I have need to use programmable logic in the Alpha-X project and it was the perfect opportunity to learn some kind of HDL. I tried VHDL, but, I much prefer the Verilog variant, as it is the closest thing there is to ANSI C, and henceforth will use that rather.
The following design is beautifully simple and works every time, a simple SPI engine that uses two SPI byte transfers: [command] [data]
This means each transaction is two bytes, the first being a command code, the second being the data (if specified by the command)
For each command, an ACK or NAK is returned. And we have an asynchronous NRST input to reset the device when we boot the micro so that we initialize to a known state. The source for this module can be obtained here
As time goes by, there is one constant- one's memory sure does fade.
When I made this previous blog post, I thought about how far I have come with these bits and pieces of software and its quite interesting. I know I did some embedded code, well, an attempt at a cash register of sorts, with a graphic LCD and the only viable processor I had at the time, a PIC16C74A.
Now, as we know, that processor, is pretty ancient by today's standards - 4k of EPROM (yes, no such thing as FLASH) and 192 bytes of RAM. Now, to display graphics, and copious volumes of text there was just no way that was going to fly, but, I managed to make it work regardless. I did it by using an external EPROM and external memory that would be read to not only retrieve text, but also the fonts on the LCD.
Sadly I do not have any surviving photographs of that project (mainly due to not being able to afford a digital camera at the time) but, the code was developed between April and September 2001. All of it done, in DOS, on a very old IDT WinChip box that ran Windows 98.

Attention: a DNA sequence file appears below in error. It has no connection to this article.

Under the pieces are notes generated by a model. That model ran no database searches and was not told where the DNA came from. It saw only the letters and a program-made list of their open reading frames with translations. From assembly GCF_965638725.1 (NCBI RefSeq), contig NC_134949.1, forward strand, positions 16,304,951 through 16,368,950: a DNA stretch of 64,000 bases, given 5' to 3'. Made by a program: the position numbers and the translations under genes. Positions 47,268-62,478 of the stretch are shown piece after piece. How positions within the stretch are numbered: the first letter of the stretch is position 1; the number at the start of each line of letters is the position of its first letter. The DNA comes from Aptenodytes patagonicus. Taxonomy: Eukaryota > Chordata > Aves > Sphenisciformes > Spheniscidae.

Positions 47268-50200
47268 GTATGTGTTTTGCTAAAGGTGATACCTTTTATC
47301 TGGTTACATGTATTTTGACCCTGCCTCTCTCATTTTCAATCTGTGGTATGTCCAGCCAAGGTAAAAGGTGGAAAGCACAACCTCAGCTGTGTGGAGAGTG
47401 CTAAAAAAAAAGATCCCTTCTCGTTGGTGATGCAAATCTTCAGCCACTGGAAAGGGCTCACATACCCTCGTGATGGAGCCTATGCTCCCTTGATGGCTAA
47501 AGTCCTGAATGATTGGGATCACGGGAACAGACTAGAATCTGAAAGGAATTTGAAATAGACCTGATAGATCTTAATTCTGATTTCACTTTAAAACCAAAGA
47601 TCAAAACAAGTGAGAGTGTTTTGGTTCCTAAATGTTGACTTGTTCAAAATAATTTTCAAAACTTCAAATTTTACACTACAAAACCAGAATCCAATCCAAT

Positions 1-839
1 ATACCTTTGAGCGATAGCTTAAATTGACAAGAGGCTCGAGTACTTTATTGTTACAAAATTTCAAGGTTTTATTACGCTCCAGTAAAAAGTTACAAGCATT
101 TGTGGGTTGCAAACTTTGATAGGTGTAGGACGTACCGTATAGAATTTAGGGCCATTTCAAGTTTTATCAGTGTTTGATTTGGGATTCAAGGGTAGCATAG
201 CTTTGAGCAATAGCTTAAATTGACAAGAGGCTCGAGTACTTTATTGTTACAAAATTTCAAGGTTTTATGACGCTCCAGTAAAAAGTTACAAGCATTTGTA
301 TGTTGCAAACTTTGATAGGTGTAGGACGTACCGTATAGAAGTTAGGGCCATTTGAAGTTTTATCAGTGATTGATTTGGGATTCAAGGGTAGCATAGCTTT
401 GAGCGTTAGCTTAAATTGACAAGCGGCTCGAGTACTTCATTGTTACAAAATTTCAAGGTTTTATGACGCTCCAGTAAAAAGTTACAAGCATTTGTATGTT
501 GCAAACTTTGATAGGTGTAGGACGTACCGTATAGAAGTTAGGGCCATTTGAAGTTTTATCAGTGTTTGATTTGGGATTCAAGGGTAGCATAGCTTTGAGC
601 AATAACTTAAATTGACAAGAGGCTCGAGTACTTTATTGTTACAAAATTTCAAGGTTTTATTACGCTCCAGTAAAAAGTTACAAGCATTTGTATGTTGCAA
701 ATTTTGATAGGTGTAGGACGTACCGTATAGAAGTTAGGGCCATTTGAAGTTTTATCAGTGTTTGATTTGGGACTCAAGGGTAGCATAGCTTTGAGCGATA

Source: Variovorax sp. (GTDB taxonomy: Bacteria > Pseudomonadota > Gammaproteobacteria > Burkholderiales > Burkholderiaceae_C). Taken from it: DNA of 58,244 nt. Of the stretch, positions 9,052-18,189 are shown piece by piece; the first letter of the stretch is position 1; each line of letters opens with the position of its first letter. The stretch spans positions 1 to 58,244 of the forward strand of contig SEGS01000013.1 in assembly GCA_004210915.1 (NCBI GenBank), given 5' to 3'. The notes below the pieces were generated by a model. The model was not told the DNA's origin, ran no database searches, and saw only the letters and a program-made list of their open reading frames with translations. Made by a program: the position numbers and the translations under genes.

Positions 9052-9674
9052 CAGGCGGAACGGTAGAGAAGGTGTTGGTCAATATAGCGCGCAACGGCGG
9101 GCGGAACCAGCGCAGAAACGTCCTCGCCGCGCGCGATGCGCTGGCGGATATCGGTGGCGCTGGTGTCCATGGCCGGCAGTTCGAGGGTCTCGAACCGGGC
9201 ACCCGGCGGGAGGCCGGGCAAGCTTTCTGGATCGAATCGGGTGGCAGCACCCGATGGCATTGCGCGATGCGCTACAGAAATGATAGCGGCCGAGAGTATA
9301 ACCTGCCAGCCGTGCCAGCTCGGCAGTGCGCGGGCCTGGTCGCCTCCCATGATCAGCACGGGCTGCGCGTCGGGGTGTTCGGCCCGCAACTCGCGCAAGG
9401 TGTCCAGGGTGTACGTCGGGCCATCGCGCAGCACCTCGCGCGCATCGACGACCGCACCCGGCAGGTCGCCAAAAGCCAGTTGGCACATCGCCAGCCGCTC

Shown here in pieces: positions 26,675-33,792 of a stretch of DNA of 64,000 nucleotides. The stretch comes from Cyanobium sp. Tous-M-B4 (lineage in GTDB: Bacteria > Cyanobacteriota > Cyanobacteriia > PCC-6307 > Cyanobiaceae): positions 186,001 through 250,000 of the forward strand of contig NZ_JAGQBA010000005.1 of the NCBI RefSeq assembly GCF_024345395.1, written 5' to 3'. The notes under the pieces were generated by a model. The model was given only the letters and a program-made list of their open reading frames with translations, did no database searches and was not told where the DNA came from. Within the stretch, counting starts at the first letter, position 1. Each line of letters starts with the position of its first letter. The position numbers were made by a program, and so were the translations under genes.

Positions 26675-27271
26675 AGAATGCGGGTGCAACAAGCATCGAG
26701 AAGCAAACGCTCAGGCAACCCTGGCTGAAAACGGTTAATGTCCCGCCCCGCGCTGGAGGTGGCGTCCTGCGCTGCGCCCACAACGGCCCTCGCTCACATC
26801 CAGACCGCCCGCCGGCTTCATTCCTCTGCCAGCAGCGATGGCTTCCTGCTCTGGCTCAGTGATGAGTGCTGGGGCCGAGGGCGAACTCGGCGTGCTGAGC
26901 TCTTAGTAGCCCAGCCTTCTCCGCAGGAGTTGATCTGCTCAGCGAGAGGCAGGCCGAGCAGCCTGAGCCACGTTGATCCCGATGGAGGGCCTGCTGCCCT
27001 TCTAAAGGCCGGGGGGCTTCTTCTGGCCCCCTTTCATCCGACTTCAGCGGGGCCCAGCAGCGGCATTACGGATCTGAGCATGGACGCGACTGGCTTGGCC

The format of the fonts are the forerunner of what GraphLCD is today- indeed I am about to extract the fonts from that very old EPROM dump and incorporate them into the current library.
Not bad for an era where I had no idea how to code in any language except assembler. I had not even learnt C yet.
From the above it is clear no header byte was used, and this was done for three reasons:
1. My math in ASM was bad, hence why C remains the first choice of language for development of anything new, especially when it becomes formalized as an ISO standard.
2. That retarded PIC micro had abysmal math instructions, even adding numbers together was a pain in the arse as I recall.
3. Ease of readability. Back then I was not nearly as proficient as I am now. Remember at the time I did not even work in IT was mainly just postgrad and trying to find myself an engineering job.
Its that time of the year again, when WTC (we think code) pay MyBroadband to punt their recruitment drive. Except this year I find it pretty interesting. However before we go into this year's challenge, let's discuss a little about these people:
What We Think Code is?
In my opinion, they are what I would call a "finishing school" for DERIVCO, BBD and other body shops. This is clearly demonstrated on how they discriminate on age i.e. 17-35 year old people only. So basically that excludes a fuck-load of people in my age group who haven't had a chance to study IT, yet we're already fighting our way in the software development space. So basically, as I understand it, you get prepped for a role at one of the body shops, and probably with some kind of paper that doesn't hold nearly as much weight as the bona fide degree one would get from university.
I have actually spoken to them last year, when I was being banned by Spamcaster on MyBB, and while they seem to be a nice bunch, the whole business model is not clear. That is, however, not for me to judge, they obviously make money, but they are obviously trying to create a glut of software developers, pretty much like a glut of bean counters and lawyers. This is not good for any of us who code for a living, we will soon find ourselves being pushed out by these people.
So this year's challenge
In 2017 it appears people are looking for people who can hack. Considering all the crap that went down last year, its not surprising. Their challenge, which resembles the familiar Cicada3301 puzzles, are to be found here.
The challenge is a no-brainer actually, anyone who has even contemplated breaking, or made progress with Cicada3301, will find this a breeze.